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    Redis Cachify

    Simple Redis & Memory Caching Library


    npm install redis-cachify --save


    This library requires either existing redis connetions, or redis host and port settings.


    Cachify = require("redis-cachify")
    cachify = Cachify
      redisPort: 6379
      redisHost: "localhost"
    # OR 
    cachify = Cachify
      redisStore: redisClient (in normal mode)
      redisPubsub: redisClient (in pubsub mode)
    # Other options (with defaults are): 
    cachify = Cachify
      redisPort: 6379
      redisHost: "localhost"
      defaultExpiry: 60 # (time in seconds for functions to be cached) 
      cacheInProcess: false # (turns on in-process cachcing, see details below) 
      redisChannel: "cache" # (the Redis pubsub channel to use) 

    Once you have a cachify instance you can use it as follows:

    cachifiedFunction = cachify(id, myFunction)

    This library currently expects all functions that it as applied to, to have the following signature:

    myFunction = (data, callback) ->

    Callbacks are standard Node-style callbacks that are expected to receive an optional error and then a result.

    id can be a string, e.g. - "usd2gbp' or a function, e.g. (data) -> "userToken:" + data.userId

    If the id argument is a function, then it will be passed the data argument passed in each time the function is called.

    A cachified version of a function can be used in excactly the same way as the function that was passed into it. The difference being that the result will be cached in Redis and returned much sooner. This can be very useful in the following scenario:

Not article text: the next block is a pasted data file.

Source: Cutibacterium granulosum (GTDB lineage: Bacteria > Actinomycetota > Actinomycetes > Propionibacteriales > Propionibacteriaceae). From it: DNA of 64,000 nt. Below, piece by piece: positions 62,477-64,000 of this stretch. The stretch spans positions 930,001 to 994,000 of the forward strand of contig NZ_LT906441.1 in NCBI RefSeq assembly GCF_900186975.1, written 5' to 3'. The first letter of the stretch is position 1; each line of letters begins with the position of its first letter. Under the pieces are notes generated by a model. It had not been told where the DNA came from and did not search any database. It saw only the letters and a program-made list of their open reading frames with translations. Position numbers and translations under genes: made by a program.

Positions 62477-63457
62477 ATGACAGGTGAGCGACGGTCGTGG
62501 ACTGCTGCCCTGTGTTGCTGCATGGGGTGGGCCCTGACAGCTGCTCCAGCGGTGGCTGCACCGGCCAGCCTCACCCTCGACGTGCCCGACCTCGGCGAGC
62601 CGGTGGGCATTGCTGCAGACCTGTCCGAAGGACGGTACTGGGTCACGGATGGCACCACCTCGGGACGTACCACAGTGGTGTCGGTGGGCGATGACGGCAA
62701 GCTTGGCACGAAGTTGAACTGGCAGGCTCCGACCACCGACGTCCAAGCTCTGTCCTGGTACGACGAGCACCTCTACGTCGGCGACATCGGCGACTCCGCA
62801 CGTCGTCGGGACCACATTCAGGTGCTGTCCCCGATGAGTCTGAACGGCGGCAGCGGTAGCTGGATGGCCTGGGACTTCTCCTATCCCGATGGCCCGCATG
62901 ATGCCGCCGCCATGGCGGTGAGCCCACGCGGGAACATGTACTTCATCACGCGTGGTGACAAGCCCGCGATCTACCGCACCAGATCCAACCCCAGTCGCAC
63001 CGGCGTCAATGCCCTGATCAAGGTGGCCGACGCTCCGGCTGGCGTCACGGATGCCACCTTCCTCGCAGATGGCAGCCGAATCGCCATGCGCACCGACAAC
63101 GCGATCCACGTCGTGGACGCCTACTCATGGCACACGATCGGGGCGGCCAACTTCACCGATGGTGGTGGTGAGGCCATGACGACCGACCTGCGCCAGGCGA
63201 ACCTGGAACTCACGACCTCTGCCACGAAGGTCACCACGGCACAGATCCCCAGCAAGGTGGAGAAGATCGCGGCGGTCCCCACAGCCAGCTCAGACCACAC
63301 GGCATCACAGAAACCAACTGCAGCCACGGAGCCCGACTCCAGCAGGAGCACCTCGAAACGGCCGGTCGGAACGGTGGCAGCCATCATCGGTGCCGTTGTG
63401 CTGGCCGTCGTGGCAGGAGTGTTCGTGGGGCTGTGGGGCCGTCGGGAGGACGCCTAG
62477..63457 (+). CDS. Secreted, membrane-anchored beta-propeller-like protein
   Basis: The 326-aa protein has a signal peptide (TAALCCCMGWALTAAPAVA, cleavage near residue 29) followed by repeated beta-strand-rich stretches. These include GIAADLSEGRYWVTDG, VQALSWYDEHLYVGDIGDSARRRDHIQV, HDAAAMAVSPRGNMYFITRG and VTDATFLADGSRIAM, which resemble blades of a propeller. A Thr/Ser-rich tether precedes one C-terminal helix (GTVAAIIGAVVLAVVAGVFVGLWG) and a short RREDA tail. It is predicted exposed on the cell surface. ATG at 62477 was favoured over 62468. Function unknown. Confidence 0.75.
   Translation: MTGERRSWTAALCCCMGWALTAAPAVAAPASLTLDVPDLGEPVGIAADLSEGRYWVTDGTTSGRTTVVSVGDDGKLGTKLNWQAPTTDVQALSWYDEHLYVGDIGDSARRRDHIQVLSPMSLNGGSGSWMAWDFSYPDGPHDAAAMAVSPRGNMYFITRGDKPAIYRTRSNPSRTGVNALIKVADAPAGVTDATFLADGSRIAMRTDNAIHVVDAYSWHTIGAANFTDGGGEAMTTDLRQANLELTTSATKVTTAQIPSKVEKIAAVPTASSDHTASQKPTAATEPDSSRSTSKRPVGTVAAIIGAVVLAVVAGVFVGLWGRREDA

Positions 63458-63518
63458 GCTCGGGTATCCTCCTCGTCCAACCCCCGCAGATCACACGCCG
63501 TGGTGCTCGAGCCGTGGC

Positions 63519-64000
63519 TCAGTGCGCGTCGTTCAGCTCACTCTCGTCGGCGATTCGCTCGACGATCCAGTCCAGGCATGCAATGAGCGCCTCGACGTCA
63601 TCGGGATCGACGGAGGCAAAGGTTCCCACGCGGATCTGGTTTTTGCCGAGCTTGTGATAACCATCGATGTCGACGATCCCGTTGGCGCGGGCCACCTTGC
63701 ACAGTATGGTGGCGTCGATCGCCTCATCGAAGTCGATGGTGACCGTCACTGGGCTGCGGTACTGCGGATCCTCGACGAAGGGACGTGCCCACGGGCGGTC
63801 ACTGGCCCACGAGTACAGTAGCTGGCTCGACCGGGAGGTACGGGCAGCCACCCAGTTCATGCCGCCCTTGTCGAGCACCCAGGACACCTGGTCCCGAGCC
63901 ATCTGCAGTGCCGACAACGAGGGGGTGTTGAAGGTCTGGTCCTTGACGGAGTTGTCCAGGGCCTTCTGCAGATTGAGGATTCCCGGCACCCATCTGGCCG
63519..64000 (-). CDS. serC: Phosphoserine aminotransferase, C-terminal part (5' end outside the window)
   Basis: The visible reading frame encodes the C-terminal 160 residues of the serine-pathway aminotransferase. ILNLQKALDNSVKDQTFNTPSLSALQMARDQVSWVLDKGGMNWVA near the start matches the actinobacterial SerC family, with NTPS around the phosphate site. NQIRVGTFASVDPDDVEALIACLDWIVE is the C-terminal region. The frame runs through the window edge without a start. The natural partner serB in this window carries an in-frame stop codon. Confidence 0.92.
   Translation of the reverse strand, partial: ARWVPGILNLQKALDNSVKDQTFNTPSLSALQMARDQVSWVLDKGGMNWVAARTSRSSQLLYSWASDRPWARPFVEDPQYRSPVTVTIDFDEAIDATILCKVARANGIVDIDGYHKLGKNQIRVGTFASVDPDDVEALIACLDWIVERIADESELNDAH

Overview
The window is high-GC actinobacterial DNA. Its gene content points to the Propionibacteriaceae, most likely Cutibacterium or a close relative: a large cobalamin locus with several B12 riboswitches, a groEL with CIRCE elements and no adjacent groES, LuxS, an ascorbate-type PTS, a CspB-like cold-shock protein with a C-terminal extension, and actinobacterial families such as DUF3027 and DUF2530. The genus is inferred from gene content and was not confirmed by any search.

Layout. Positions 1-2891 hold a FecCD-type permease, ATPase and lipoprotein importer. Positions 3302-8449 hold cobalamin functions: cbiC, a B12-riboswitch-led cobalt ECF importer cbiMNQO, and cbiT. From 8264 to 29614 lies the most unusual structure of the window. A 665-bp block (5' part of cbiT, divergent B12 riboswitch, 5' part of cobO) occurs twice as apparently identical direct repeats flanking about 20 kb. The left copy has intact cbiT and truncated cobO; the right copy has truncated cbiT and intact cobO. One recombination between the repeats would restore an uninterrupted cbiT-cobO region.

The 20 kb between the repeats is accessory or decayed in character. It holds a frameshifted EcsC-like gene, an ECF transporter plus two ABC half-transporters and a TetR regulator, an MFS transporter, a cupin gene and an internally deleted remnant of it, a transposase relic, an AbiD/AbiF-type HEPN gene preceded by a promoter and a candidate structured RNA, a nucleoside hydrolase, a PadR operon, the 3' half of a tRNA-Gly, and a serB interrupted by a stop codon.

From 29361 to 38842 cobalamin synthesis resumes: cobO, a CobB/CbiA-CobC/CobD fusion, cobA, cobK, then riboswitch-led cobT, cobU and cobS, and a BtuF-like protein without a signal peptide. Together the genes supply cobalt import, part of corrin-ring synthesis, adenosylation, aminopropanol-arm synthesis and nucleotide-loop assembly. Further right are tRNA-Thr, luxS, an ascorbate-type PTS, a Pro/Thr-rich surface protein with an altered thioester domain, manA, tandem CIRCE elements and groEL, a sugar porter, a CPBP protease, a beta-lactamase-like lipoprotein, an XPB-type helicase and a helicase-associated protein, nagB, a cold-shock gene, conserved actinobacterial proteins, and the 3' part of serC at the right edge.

This library can now be used with functions that return promises as follows:

    cachifiedFunction = cachify.promise(id, myFunction)


    myFuncion = (data) -> new Promise ...

    Getting a third party auth toekn that lasts for n minutes

    Application logic is vastly simplified as all you need to do is "cachify" the function that goes and gets the token. Any method running in any process (on the same or different machines) can now reliably call that method. The function will return either a fresh token, or a cached token that will automatically expire after n minutes. If 3 methods call the function in the same tick of the event loop, the original function will only be called once - yet the callbacks from all 3 functions will correctly be called

    If you make a 10 calls to cachifiedFunction (with the same data), then myFunction will only be called once.

    Custom Expiry per Function

    Simply pass in the expity time in seconds as the second argument:

    cachifiedFunction = cachify(id, 120, myFunction)

    In Process Cache

    If inProcessCache is set to true then the result of myFunction will be saved both in Redis and in a local memory cache. This can improve performance by preventing unncecesary IO to Redis, but could result in slight race conditions - so it is turned off by default. The race conditions would only occur at the time of a results expiry from the cache. The in process cache could be slighly slower at expiring the data than Redis. This is highly unlikely to cause a problem - but you should be aware of it.


    This library has a basic test suite and has been used extensively in production. If you are having problems, try running your program with the environment variable DEBUG=cachify This will print a whole load of debugging information to the console.


    • Enforce Redis 2.6 and use new set method signature with expiry
    • More tests for in process caching



    npm i redis-cachify

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